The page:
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Which mobile antenna would you choose for distance?

Discussion in 'CB Antennas' started by Capt Crunch, Apr 20, 2021.

?

Which one would you choose for straight talk distance?

  1. 5ft Skipshooter

    35.3%
  2. Predator 10K K-1-17

    64.7%
  1. Slowmover

    Slowmover Elmer

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    On my RWD 2500, that position is at 50” in height. Would put me at 13.1’. That height clearance sound similar?


     
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  2. Recon

    Recon NY 881

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    From the ground to the top of the bedrail is 59".
    2019 F-350 Super Cab 4 X 4
     
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  3. TheRealPorkchop

    TheRealPorkchop Certified Sith Pimp

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    You mean to tell me they make another antenna besides a Predator?
     
  4. Recon

    Recon NY 881

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    Ha! ha! You are funny.
    You should not place the Predator in the bed of the truck when not in use unless you have a piece of PVC pipe with a 3-1/4" or 3-1/2" inside diameter to store the antenna to protect the coil from distorting and prevent the weld joint on each end of the coil from cracking.
     
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  5. Onelasttime

    Onelasttime Sr. Member

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    108" SS steel whip.
     
  6. Recon

    Recon NY 881

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    Correct me if I am wrong.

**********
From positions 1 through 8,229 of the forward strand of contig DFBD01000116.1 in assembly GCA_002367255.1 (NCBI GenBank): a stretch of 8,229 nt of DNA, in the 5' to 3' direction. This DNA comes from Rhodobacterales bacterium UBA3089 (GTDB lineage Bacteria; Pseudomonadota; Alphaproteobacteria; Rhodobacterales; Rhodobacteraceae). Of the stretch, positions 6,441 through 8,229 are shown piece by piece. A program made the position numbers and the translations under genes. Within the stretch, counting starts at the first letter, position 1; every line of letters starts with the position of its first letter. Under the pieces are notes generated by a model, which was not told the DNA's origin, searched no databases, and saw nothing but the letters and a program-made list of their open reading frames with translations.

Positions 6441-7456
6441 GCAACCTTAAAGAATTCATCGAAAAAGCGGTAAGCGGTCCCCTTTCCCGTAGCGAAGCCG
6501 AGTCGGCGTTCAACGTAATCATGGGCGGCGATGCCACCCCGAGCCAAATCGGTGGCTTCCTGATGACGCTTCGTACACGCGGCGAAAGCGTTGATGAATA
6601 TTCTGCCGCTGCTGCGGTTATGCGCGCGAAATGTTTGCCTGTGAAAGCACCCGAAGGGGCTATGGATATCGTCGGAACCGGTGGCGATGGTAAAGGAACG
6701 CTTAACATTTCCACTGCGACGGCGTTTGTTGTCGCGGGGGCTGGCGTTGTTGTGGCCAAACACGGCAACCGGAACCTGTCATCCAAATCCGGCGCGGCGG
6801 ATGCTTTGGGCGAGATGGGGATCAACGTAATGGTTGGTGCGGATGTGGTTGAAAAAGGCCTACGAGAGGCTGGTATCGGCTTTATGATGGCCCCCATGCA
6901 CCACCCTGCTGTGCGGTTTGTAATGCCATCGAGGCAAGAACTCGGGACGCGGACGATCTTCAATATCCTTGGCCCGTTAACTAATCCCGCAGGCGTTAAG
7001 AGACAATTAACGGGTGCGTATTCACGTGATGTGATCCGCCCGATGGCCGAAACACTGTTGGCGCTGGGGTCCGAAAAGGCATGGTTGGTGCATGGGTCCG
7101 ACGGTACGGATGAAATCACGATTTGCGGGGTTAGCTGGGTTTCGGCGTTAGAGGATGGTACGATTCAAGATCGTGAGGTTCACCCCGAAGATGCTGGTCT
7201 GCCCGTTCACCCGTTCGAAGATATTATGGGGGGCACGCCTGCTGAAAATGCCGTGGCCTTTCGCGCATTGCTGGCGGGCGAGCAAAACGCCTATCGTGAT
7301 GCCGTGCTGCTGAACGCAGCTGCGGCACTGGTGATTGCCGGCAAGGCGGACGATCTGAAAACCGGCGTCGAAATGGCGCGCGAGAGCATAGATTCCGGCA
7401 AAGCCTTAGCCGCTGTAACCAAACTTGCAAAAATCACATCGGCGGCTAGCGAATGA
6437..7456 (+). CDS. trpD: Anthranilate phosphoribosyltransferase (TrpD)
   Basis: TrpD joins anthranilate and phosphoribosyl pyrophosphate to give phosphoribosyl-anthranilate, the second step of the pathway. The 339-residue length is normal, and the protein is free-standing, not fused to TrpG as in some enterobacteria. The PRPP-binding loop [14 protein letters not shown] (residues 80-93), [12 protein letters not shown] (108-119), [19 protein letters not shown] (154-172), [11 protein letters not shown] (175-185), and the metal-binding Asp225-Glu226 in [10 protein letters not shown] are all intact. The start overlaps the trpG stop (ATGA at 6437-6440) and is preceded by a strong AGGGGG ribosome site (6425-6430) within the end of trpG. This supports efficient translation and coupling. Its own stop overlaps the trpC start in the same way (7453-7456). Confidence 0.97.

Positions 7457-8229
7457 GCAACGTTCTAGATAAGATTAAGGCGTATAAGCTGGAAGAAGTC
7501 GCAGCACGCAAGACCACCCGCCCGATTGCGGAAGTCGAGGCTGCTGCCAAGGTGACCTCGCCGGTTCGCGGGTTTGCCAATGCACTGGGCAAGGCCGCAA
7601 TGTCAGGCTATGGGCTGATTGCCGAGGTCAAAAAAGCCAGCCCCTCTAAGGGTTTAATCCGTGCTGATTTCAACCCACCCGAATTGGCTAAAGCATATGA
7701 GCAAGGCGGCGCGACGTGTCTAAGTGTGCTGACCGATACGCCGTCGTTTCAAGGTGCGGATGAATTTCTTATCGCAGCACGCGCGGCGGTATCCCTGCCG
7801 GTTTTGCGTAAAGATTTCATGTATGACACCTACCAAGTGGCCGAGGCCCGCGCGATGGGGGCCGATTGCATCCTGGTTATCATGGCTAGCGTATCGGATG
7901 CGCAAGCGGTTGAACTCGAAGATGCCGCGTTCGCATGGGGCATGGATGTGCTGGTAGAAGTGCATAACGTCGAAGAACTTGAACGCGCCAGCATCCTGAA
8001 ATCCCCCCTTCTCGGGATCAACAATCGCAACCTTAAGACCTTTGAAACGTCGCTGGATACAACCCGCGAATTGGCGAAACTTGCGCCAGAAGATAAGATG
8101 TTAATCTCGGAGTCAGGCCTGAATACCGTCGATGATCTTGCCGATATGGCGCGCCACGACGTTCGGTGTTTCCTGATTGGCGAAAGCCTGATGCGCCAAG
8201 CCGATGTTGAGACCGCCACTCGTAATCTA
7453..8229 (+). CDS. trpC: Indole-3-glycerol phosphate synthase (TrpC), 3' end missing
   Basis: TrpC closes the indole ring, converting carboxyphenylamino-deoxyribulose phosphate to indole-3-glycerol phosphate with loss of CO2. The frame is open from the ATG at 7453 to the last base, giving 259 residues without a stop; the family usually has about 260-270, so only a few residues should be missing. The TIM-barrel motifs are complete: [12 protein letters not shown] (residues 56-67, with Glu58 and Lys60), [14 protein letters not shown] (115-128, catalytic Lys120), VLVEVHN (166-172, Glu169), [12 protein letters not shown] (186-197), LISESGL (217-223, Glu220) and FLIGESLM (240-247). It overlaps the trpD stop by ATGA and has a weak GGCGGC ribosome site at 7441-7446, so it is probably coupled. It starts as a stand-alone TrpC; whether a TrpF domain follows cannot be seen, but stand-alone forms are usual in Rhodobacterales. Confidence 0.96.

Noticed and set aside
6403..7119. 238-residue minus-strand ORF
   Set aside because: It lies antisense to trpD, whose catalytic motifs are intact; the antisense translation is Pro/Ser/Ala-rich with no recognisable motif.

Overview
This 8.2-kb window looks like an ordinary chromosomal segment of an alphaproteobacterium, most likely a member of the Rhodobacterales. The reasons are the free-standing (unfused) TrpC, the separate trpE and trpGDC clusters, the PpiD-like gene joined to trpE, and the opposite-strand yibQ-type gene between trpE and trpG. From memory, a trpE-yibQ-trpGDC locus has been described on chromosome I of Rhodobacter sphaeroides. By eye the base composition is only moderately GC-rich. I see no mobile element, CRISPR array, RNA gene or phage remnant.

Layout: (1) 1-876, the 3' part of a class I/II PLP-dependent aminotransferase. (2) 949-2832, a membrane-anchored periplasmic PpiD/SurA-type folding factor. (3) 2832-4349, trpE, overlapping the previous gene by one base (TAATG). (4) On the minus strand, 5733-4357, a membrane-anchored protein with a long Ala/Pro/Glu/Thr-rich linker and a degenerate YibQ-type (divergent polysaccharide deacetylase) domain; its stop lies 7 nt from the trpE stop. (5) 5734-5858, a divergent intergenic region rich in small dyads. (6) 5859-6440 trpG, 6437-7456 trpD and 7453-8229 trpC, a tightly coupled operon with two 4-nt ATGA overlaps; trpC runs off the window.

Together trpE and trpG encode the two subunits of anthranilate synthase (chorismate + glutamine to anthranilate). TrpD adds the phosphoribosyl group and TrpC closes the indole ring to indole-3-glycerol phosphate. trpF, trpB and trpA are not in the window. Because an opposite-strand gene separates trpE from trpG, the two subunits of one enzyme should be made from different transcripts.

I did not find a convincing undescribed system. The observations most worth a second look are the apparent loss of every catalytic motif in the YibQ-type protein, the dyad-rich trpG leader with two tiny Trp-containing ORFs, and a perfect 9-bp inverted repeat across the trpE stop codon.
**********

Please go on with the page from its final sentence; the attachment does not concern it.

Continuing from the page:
The stand-alone length of a stainless steel whip is 102".
    Attaching the whip to a 6-inch spring = 108".
    Attaching the whip and spring to a ball-mount, stake-pocket mount, etc. etc. will increase the total length / height to above 108". Can we assume the excess of 108" will have a negative affect on the SWR?
    I read somewhere that the length of the antenna starts where the coax connector attaches to the antenna connector.
    I conducted a "science fair / experiment" with my whip antenna installation using a 102" stainless steel whip, a 4-1/4" heavy duty stainless steel spring and a Breedlove Stake Pocket Mount with quick-disconnect fitting.
    Total length of the stake-pocket mount w/quick-disconnect = 4.970" + 4.250" (spring) + 102" whip = 111.220". I removed the whip from the base by removing the two set-screws and trimmed-off the bottom of the whip to obtain a total length of 108" and the SWR is great!
     
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  7. HomerBB

    HomerBB Sr. Member

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    Any antenna that tunes to a decent SWR, and I can make contacts with, except the phugly old too long and gangly 102"+ SS whip. Can't stand the banging nor how it looks.
     
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  8. Recon

    Recon NY 881

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    Lol...lol..lol. Yeah, those tall whips are ugly, but they do the job well.

    Remember the song by Jimmy Soul? "If You Want To Be Happy"
    Say man!
    Hey baby!
    I saw your wife the other day!
    Yeah?
    Yeah, an' she's ug-leeee!
    Yeah, she's ugly, but she sure can cook, baby!
    Yeah, alright!
     
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  9. The DB

    The DB Sr. Member

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    The answer is "yes but". If an antenna is to long electrically, you will see SWR go back up. However, most 102" whip installs are so wide banded that it takes quite a bit of length to get SWR to go up to the point of being dangerous.